The Economic Importance of Auto
A couple weeks ago the University of Tennessee Center of Business and Economic Research (CEBR) released a study on the economic impact of Volkswagen’s plant expansion in Chattanooga as well as the establishment of the North American Engineering and Planning Center.
Overall, Volkswagen of America is investing $900-million, of which $600-million is being invested in Tennessee.
The manufacturing facility, where the Passat is currently produced, will be adding an all-new vehicle, a seven-passenger SUV. The SUV is slated to go into production by the end of 2016.
Overall, the 1.9-million sq. ft. plant, which opened in April 2011, will be expanded by 512,886 sq. ft. The body shop will add 149,415 sq. ft.; the pilot hall 25,095 sq. ft.; the assembly area 40,701 sq. ft.; the warehouse 297,675 sq. ft.; and there will be a second line added in the paint shop.
In terms of employment, it is expected that there will be 2,000 new jobs created, bringing VW’s total in Chattanooga to 4,400.
If you’ve ever wondered what sort of impact automotive operations can have, then know this, from the CEBR study, prepared by William Fox and Lawrence Kessler: “On an annual basis, we estimate that operations from the Volkswagen expansion plant and R&D center will generate $372.6 million in new income earned in Tennessee once the expansion is fully operational. Of this income, $271.7 million will come from a combination of new purchases from Tennessee suppliers (the indirect effect), and the multiplier effect. Thus, every dollar spent on operations (i.e. production and R&D) leads to $3.69 of income for Tennessee.”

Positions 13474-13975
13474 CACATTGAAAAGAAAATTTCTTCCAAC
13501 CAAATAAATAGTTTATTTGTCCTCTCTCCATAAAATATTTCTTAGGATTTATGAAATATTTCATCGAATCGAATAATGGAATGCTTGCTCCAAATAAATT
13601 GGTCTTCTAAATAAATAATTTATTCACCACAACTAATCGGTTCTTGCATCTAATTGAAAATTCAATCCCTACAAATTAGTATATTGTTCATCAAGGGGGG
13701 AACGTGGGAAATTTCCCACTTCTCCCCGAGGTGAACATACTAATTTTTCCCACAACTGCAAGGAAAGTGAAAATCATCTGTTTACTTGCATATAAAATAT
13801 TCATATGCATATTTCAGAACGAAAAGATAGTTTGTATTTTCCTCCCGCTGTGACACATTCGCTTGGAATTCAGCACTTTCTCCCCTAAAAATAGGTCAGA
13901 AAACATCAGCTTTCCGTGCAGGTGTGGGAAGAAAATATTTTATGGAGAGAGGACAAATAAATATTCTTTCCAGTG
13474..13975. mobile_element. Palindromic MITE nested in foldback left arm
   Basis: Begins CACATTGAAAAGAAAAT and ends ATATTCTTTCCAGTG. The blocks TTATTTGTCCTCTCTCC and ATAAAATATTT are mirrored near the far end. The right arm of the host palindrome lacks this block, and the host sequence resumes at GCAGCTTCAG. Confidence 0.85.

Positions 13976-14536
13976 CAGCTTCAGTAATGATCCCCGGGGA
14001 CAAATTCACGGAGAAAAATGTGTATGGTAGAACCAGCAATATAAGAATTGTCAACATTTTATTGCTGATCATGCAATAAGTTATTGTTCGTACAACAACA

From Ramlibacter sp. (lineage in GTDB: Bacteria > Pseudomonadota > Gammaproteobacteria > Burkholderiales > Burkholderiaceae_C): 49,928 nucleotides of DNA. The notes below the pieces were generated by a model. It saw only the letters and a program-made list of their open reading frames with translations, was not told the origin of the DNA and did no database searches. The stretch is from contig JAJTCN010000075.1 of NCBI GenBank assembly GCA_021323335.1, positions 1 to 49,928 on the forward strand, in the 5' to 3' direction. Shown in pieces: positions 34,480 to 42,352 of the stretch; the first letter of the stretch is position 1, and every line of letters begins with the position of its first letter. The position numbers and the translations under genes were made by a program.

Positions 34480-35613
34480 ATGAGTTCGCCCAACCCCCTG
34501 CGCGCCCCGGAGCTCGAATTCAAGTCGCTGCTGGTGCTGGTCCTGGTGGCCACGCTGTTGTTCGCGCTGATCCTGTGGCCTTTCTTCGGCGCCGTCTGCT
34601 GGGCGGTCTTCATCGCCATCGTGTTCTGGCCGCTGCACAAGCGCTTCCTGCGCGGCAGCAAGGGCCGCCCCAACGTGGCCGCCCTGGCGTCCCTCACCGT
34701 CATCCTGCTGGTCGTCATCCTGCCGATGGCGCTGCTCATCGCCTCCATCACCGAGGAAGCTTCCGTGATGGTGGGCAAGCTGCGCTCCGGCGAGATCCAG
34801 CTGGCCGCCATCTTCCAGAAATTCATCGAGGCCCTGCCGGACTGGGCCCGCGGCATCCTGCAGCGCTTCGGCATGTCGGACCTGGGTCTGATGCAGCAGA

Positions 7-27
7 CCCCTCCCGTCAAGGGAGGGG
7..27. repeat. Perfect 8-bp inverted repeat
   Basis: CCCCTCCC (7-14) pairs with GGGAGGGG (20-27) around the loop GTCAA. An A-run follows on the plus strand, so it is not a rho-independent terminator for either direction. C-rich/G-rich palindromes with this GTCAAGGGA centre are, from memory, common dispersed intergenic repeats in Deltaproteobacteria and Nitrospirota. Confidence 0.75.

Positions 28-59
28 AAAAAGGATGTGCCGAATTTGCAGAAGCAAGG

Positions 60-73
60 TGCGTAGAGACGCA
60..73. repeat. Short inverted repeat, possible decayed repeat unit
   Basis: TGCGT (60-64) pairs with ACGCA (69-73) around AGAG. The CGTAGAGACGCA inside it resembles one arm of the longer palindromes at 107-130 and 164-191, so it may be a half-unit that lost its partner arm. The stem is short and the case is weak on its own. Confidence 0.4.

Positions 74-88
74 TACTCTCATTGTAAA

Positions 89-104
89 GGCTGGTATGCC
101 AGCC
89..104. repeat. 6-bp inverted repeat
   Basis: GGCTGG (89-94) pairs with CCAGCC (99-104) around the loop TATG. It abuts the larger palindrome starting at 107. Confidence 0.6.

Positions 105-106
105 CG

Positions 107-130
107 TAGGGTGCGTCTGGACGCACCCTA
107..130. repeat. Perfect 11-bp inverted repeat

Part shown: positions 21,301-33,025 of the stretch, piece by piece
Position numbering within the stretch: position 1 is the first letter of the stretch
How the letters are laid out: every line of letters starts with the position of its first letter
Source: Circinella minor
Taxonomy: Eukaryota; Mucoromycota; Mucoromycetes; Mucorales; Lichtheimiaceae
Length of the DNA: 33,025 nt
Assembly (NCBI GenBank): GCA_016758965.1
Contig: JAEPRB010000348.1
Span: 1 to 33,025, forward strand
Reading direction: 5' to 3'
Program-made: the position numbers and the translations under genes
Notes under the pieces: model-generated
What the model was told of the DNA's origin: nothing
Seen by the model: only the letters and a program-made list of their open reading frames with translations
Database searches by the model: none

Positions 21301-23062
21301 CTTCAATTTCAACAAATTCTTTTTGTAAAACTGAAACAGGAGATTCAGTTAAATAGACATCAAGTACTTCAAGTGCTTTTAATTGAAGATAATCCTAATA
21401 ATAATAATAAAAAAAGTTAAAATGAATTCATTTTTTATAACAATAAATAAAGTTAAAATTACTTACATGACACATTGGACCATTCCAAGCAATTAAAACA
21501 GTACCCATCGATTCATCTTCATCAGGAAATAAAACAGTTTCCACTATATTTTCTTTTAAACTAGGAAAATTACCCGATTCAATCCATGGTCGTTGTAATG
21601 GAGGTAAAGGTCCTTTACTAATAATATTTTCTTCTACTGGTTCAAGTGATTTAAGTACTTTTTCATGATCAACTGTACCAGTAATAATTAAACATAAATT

A dollar spent, $3.69.
Topology optimization cuts part development time and costs, material consumption, and product weight. And it works with additive, subtractive, and all other types of manufacturing processes, too.
For the right parts, or families of parts, an automated CNC turning cell is simply the least expensive way to produce high-quality parts. Here’s why.
Here's an overview of the study of assembly plant productivity that gets the undivided attention of all automakers: "The Harbour Report." Although the Big Three companies are getting better, they still have a way to go. But given the levels of competition, better won't be good enough for some plants, it seems.